Today is the 30th anniversary of the only international human rights treaty exclusively devoted to gender equality. The Convention on the Elimination of all Forms of Discrimination against Women (CEDAW) was adopted by the UN General Assembly on December 18,1979. CEDAW offers a universal definition of discrimination against women and an agenda for governments to end that discrimination in both the public and private spheres.

There are a lot of good things about CEDAW, so I’ll just mention two of my favorites. One is that the treaty calls on governments to hold periodic reviews of policies that impact women’s rights. These reviews give community-based women’s organizations a real opportunity to be heard and to demand accountability from government. Another is that CEDAW is crystal clear that people can’t use culture or religion as an excuse to violate women’s rights.

Around the world, women have used CEDAW to advance their rights to reproductive and sexual health, inheritance and property, political participation, freedom from violence and more. UNIFEM has a nice round-up of CEDAW success stories from these countries:

Austria
:: Bangladesh
:: Cameroon
:: Colombia
:: Egypt and
Jordan
:: Hungary :: India :: Jamaica
:: Kenya :: Kyrgyzstan
:: Kyrgyzstan
& Tajikistan
::
Mexico ::
Morocco
:: The
Philippines
:: Sierra
Leone
:: Solomon
Islands
:: Thailand

But guess who hasn’t ratified?

The United States is one of only a small handful of countries—and the only democracy in the world—that has not ratified CEDAW. You won’t be shocked to learn who the obstructionists are: 1. the Christian Right, which fears CEDAW-induced 'horrors' such as abortion on demand and legalization of same-sex marriage; and 2. the equally ideological corporate sector, which worries that CEDAW would mandate paid maternity leave and other policies that could interfere with profits. Marjorie Cohn explains how religious fundamentalists and market fundamentalists have joined forces to block ratification of CEDAW in the US.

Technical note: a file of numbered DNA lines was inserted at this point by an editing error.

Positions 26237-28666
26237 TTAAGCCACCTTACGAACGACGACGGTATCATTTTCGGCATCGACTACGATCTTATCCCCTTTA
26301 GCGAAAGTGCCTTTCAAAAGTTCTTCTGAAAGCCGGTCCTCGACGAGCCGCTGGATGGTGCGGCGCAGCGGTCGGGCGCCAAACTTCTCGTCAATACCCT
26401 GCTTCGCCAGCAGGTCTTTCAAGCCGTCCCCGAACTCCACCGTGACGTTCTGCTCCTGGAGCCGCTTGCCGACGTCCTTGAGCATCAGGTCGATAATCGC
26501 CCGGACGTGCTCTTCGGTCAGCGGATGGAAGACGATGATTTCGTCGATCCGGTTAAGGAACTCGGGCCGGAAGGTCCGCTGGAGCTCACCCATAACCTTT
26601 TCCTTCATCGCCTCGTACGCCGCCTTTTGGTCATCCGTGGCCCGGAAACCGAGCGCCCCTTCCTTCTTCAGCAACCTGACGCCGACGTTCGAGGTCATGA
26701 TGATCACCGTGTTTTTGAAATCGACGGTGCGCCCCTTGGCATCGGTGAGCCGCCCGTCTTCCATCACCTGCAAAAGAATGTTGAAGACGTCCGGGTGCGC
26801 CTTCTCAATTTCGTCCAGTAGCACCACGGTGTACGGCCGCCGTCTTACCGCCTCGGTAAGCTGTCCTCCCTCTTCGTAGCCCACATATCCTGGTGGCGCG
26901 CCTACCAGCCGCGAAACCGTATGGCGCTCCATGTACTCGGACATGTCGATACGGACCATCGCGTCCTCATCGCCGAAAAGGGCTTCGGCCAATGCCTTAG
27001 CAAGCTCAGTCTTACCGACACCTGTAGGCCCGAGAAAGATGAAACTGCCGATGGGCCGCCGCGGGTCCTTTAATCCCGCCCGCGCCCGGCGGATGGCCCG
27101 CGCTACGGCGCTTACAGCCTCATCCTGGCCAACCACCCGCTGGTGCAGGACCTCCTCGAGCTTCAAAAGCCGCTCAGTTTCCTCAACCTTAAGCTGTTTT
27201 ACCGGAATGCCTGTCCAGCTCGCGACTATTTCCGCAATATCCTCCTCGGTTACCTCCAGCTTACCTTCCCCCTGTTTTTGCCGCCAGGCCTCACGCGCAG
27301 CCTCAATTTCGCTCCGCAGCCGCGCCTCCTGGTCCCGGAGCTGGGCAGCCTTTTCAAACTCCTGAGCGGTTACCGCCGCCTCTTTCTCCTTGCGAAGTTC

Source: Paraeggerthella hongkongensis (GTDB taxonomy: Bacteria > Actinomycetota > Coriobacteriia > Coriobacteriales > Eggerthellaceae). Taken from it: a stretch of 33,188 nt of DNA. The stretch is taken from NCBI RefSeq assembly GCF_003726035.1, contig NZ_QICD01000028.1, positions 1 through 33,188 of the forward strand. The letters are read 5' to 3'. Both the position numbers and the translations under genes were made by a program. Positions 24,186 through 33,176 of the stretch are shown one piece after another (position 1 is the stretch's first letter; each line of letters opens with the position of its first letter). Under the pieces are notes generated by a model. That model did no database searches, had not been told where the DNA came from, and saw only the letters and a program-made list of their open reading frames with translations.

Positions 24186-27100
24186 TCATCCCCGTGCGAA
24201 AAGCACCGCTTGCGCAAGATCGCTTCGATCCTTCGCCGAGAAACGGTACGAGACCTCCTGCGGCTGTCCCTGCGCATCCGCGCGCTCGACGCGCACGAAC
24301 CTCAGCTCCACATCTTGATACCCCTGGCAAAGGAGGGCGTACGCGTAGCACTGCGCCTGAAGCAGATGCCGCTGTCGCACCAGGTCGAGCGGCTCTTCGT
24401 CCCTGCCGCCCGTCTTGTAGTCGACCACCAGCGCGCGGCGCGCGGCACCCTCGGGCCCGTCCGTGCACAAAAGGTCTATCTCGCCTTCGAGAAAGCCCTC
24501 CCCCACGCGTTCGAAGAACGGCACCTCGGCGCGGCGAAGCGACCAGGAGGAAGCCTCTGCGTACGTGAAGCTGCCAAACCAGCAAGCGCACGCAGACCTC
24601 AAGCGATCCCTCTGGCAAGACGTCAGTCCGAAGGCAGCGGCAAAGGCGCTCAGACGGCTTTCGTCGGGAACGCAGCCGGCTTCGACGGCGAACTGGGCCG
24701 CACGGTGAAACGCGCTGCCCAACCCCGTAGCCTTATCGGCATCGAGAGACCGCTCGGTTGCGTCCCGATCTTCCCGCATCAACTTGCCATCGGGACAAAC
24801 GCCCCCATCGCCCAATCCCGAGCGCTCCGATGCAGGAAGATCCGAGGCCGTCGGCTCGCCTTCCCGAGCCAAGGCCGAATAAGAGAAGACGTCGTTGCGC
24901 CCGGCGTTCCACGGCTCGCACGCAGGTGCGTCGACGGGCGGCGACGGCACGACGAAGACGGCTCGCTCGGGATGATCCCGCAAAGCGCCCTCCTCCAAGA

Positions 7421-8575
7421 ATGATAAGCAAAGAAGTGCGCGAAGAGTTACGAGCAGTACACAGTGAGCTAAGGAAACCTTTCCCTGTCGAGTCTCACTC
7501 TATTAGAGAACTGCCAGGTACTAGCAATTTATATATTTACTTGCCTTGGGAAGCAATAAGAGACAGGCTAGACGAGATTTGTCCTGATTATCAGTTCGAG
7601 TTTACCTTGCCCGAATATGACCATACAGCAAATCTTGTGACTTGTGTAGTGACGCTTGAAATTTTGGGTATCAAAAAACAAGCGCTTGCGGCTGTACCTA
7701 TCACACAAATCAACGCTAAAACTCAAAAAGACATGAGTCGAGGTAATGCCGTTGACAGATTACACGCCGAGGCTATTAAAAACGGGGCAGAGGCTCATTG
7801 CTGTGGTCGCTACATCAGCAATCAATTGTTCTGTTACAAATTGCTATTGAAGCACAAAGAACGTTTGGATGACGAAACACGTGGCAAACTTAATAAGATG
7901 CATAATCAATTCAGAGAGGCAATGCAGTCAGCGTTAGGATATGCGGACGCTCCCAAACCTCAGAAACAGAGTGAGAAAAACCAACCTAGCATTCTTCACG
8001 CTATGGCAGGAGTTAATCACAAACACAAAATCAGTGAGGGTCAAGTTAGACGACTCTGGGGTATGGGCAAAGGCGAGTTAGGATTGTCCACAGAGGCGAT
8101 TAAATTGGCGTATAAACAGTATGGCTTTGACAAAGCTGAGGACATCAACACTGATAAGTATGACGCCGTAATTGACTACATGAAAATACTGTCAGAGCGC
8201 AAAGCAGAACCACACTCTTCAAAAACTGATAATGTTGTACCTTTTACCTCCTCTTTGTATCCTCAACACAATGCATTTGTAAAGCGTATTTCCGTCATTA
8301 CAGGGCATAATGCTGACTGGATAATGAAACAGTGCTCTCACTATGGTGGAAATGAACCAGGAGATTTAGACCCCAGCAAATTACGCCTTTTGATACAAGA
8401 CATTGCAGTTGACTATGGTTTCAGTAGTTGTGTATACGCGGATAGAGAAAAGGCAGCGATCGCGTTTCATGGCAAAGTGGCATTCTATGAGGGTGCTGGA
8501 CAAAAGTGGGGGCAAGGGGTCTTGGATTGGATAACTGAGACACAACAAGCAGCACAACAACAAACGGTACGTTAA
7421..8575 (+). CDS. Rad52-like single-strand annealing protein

Opponents of the treaty have tried to ensure that if it is ever ratified, the approved version will be so watered down as to actually endanger rights that women already have. Here’s what they did: In 1994 and then again in 2002, the Senate Foreign Relations Committee created a set of conditions called RUDs — Reservations, Understandings, and Declarations — to weaken CEDAW. The 11 RUDs undo the treaty’s call for paid maternity leave and access to reproductive health care, including, of course, contraception and abortion.

The abortion RUD reads: "Nothing in this convention shall be construed to reflect or create any right to abortion and in no case should abortion be promoted as a method of family planning." Since nearly all abortions in the US are legally defined as a method of family planning, this provision would turn CEDAW into a weapon in the hands of anti-choice activists.

Janet Benshoof, director of the Global Justice Center, explains how the RUDs effectively transform CEDAW from a women’s equality treaty into a dangerous legal precedent for women all over the world:

“Although the RUDs seemingly apply solely to American women, they eviscerate the core of CEDAW, the definition of equality and provide legal authority to those who want to undermine women's rights….[T]his gutted CEDAW poses even more danger than continued U.S. isolation. The Senate should advise and consent to the ratification of a clean CEDAW unencumbered by reservations. They should not ratify a CEDAW that limits the full scope of women's equality rights.”

We couldn’t agree more. As we gear up for the many challenges of 2010, pushing the US Senate to ratify a clean CEDAW or no CEDAW will be high on our list.

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